EVANS AND CARTWRIGHT
by Liza Antrim
|This text and the images of furniture are copyright of Liza
Antrim, 2006, and may not be downloaded or reproduced in any medium
without the written permission of the author.
|John Evans was listed as a toy
and Japan manufacturer in Dudley Road, Wolverhampton in
1816, and by 1827 he and his stepson Sidney Cartwright
were in business there together as toy manufacturers,
factors and wood turners. This was their heyday, when
they employed nearly 160 people, many of them children.
By the time Sidney Cartwright had taken over, in 1842,
business had taken a down-turn, due partly to the
general depression, and also to the Americans stopping
imports of English toys, having started to manufacture
their own. The work force had shrunk to sixty, but the
firm continued for quite some time, until eventually
going out of business in the 1870s or 1880s.
|Cartwright appears to have been a
good employer. He was a Poor Law Guardian, and felt
strongly about education for children up to the age of
nine but was realistic enough to realise that their
earnings after that age became too important to be
He was an eminent citizen of
Wolverhampton, involved in banking and mining, acting as
a magistrate and supporting the Wolverhampton Art
Gallery and Museum, which he endowed and to which he (or
his widow) bequeathed his collection of paintings. He
died in 1882.
|The tin furniture which the
factory produced had for many years been thought to be
French, but a lucky purchase in an auction of a lot
which the auctioneer described as a “box of old junk”,
gave us the first clue that the real story was quite
different. My eagle-eyed daughter noticed some faintly
impressed letters on one of the chair legs, and we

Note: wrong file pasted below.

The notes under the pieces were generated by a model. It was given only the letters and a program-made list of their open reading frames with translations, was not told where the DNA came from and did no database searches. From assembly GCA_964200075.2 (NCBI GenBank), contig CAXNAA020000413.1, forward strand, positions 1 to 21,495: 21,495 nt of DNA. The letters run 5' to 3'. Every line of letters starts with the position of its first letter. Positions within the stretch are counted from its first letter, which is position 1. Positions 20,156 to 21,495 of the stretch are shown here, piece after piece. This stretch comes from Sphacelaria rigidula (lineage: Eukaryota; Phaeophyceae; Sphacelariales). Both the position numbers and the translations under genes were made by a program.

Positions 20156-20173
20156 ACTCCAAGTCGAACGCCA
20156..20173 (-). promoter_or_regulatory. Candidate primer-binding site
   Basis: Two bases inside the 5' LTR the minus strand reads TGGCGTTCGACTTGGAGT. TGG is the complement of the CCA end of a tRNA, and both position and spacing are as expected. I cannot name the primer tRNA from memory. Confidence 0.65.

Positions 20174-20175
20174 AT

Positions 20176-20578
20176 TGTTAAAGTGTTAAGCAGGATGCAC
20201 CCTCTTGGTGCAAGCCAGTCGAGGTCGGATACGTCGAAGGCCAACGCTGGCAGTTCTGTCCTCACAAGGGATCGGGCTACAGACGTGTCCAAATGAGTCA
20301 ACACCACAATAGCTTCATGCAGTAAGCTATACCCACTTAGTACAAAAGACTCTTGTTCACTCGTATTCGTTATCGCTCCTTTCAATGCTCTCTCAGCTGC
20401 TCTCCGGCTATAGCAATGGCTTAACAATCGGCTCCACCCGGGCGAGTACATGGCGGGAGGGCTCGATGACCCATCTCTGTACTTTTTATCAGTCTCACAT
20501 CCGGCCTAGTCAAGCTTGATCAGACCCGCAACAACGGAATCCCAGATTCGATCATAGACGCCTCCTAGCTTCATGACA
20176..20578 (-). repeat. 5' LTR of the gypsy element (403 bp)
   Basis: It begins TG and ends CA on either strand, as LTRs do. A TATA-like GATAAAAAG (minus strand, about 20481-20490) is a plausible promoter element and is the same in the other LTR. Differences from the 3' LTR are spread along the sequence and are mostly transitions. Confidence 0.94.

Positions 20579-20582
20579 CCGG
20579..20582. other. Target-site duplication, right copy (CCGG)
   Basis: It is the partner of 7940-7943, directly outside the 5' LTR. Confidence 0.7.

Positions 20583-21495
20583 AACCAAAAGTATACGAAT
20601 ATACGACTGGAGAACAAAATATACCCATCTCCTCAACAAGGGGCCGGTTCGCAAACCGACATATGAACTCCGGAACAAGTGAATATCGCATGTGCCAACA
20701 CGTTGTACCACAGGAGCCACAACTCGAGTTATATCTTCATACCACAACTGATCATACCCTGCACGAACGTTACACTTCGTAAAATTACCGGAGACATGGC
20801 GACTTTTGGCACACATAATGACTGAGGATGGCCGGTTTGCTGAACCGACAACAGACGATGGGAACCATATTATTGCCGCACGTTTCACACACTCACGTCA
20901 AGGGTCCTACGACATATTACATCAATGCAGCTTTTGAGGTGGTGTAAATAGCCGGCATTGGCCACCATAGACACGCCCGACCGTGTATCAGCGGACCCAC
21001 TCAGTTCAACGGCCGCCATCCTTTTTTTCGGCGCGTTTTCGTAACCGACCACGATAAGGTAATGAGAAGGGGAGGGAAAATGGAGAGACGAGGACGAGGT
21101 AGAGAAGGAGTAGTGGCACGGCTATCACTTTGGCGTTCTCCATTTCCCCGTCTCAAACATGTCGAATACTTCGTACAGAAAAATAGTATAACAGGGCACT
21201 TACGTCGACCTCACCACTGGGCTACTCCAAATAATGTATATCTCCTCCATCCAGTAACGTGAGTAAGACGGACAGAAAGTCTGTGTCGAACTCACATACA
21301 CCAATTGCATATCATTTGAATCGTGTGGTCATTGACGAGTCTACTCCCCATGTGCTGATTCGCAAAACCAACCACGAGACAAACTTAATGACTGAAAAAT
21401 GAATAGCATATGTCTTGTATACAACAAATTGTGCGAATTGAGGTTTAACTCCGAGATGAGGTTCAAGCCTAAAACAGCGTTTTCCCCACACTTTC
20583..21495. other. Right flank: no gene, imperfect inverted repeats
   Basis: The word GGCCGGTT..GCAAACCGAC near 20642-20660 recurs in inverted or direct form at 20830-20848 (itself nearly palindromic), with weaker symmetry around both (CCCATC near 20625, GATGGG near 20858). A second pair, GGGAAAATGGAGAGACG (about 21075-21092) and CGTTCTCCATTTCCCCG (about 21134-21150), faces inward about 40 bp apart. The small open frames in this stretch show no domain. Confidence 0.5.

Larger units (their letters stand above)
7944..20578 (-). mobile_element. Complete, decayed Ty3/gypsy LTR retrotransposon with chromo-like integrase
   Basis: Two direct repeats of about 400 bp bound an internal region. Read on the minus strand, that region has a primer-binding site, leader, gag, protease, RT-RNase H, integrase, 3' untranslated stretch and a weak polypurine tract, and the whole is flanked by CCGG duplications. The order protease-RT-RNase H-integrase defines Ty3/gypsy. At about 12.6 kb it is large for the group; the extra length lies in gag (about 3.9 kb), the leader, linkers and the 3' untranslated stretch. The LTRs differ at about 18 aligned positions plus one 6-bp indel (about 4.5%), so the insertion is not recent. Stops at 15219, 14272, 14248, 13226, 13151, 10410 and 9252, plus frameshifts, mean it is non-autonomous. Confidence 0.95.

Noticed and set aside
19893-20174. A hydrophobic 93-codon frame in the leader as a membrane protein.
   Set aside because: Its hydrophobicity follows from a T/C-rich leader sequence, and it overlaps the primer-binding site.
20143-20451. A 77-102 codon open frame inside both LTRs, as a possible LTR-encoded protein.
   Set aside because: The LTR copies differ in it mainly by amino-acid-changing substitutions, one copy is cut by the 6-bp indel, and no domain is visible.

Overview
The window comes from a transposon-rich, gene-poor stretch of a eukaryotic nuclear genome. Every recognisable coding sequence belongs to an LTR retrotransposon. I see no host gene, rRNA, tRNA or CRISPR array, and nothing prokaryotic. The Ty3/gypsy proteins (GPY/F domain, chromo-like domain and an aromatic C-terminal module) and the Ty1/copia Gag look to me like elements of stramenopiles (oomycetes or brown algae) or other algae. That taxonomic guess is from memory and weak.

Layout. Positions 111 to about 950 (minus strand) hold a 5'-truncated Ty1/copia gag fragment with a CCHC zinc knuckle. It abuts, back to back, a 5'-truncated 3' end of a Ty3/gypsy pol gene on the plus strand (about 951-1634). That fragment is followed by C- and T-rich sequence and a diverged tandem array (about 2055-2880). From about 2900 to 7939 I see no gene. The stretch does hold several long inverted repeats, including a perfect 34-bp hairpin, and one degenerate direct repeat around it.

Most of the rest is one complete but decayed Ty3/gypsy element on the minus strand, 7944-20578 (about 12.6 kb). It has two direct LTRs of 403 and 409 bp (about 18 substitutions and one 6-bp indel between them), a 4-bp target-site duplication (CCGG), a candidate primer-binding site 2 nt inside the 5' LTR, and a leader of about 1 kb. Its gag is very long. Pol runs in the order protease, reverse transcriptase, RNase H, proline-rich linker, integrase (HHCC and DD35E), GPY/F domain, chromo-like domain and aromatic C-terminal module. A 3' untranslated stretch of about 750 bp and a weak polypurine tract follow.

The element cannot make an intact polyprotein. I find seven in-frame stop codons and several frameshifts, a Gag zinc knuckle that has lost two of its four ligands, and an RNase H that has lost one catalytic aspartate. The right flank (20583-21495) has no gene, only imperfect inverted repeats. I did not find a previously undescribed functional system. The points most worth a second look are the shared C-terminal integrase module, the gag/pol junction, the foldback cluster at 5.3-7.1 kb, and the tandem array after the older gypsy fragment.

managed to make out ‘..ANS & CARTWRIGHT. Margaret
Towner, a friend, put 14 and 2 together, and tracked
down the factory to Wolverhampton.
The Ordnance survey
map for 1901 still shows the site of the toy factory on
the Dudley Road, opposite Cartwright Street where
presumably Sidney provided housing for many of his
workers. This area has sadly all been demolished. The
factory site is now partly a car park and partly a
vacant plot beneath a hoarding (how wonderful it would
be if some industrial archaeologists decided it would be
an interesting place for a dig!).
Chair by Evans
Table by Evans and Cartwright
|The pieces which the firm
produced were mostly of rolled or punched tin-plate,
with many of the patterns being used over and over again
for different articles.
The Japanned finish was
predominantly in the familiar “foxy red” wood grain,
although some pieces appear in a dark red lustre. The
washstands, though, often seem to be painted in bright
colours, with flowers and leaves.
We now know for sure what they made
for the doll’s house (my main interest) but have never
(knowingly) seen any of the other toys which were made
at the factory known affectionately as “Whistle Hall”.
|The site of Evans and
Cartwright's factory, now with the hoarding and the car
park beyond it.
||Cartwright Street. The
corner building may possibly date from from Sydney
Cartwright's time but the rest has now gone.
Robert Cordon Champ has kindly provided us with
these photos of a snuff box in his possession:
Bob describes this as "a circular, convex snuff box with
tortoiseshell finish, about 2 1/2 inches in diameter and clearly
marked 'Evans & Cartwright' on the internal hinge plate. The box is
very well-made and finished, with a small applique mount of a cat
with a bird in its mouth in the centre of the lid. Both lid and base
are convex as is the spacer (side) between the two. The inside
finish is tin as is usual, the mark stamped in very small
A little Evans & Cartwright
brass vesta case, lined in tin.
|If you have any further information about the
company, please let us know.
list of manufacturers